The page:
At first, I thought he was collecting small rocks along the way for one of his children as a momento. But I soon understood why he repeatedly went off rock hunting.
Upon increasing my fluid intake, I too joined in the hunt for a rock. And women need big ones to crouch and hide behind out of view whilst one drops one’s trousers and gets on with business.
The problem is when you find the ideal rock, you can be sure that hundreds of trekkers before you have also used that rock.
What you see behind those rocks will super charge you to hold on until your next lunch stop with a proper toilet!
NIGHT TIME SNOW AND SHEWEE
Kibo is the only dormant volcanic cone of the three cones (4703m) and the point of the final ascent to Uhuru.
By now, the landscape is bare earth and volcanic dust, with sub-zero temperatures and light snow.
Kibo houses flashy ‘Tourist Toilets’ complete with partly tiled floors. Compared to the bush rocks, it’s a luxurious touch. But walking to the toilet in the middle of freezing-cold nights is not an option.
Here’s where you’ll be thankful for your shewee. Bouyed with confidence from my previous success, in the silence of the night, I positioned myself and my shewee perfectly.
I aimed into my husband’s bottle. Hole-in-one I thought as I heard the trickling of my urine into the bottle. But although I was greatly relieved of my bladder pressure, I realised I had a ‘blow back’ phenomenon and had leaked all over my sleeping bag – aaargh!
Thoughts of nursing homes and warm uriniferous beds came to mind. Noooooo!
Thank God I had brought some perfume to kill the smell. Yes, that’s another tip. Bring perfume to Kilimajaro. You never know when you may need it.
DAY 5: KIBO HUT – ASCENT IN THE NIGHT
Use the tourist toilets as much as possible during the day to prepare yourself for the final ascent.
Wearing five to six layers of clothing in freezing cold conditions at night is not conducive to ablutions on the rooftop of Africa.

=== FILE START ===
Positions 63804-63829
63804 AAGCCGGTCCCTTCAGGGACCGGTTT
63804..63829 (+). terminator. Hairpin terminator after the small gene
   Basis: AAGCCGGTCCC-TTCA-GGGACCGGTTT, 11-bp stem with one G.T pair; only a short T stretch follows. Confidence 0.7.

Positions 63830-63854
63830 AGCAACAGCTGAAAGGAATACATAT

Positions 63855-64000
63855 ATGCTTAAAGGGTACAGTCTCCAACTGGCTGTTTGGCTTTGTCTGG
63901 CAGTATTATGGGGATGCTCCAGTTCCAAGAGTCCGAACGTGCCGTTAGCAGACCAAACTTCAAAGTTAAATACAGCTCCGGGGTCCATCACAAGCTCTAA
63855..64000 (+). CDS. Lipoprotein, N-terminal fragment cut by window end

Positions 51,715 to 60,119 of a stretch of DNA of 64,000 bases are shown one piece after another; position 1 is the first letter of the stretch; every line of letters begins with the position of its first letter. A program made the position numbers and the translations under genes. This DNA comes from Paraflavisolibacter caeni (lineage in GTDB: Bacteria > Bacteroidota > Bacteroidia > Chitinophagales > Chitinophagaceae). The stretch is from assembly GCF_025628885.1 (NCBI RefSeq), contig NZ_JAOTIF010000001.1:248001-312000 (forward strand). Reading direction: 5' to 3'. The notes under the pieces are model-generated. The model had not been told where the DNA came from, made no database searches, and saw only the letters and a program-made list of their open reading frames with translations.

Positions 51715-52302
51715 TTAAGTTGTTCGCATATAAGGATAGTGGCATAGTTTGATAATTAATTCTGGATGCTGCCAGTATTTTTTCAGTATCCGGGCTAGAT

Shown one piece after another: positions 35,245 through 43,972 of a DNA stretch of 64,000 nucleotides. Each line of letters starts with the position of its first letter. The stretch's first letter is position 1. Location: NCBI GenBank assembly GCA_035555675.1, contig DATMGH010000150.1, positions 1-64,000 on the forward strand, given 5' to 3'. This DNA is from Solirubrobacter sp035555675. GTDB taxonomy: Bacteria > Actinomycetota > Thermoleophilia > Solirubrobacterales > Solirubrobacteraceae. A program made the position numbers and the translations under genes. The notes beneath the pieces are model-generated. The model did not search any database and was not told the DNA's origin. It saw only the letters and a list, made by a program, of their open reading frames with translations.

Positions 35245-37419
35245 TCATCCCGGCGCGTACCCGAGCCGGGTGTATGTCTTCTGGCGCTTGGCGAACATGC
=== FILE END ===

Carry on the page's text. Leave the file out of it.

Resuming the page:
The tramp through the night to sunrise at Stella Point (5739m) and on to Uhuru Point (5895m) is without a toilet stop. However the exhilaration of getting to the top puts any thought of toileting well out of mind.
In fact, I don’t remember having to go until late afternoon back down at Kibo.
DAY 6: UHURU, KIBO AND HOROMBO HUT
By late morning when you return down the mountain to Kibo, the short toilet break and spaghetti and popcorn carbs top up after the 1000m vertical climb is very welcome.
The continued walk to the final stop late that afternoon at Horombo Hut is now a downward breeze.
But there are also surprisingly civilised and new toilets there now, complete with a flush system, tiles and running water.
Oh what luxury! I slept like a baby through the night after the long 15-hour walk. And the best of all, I didn’t have to use the she-wee.
DAY 7: MARANGU GATE AND CIVILISATION
Be conscious of celebration too much during your last night on the mountain as there is only a very old toilet midway during the walk out of the park.
I was about to use it out of sheer desperation until I went inside.
It didn’t take a split second to decide to wait till the lunch stop at Mandara Hut.
The very nice, clean luxury style western toilet at Mandara is a blessing indeed.
Passing through Marangu Gate at the end requires a dance of victory and a celebration of a return to relative civilisation.
Treat yourself to a night in a luxury western-style hotel room with a well-earned bath, cold beer and a long sit on the loo.
Fresh toilet paper? Now you are talking!
Irene Isaacson hiked Kili with her own toilet paper at her own expense.
There are several luxury camps in the Maasai Mara, including Governor’s Camp, Olare Mara Kempinski, Richard Branson’s Mahali Mzuri and the famous Olonana. Riding in a hot air balloon over the Maasai Mara is a bucket list experience.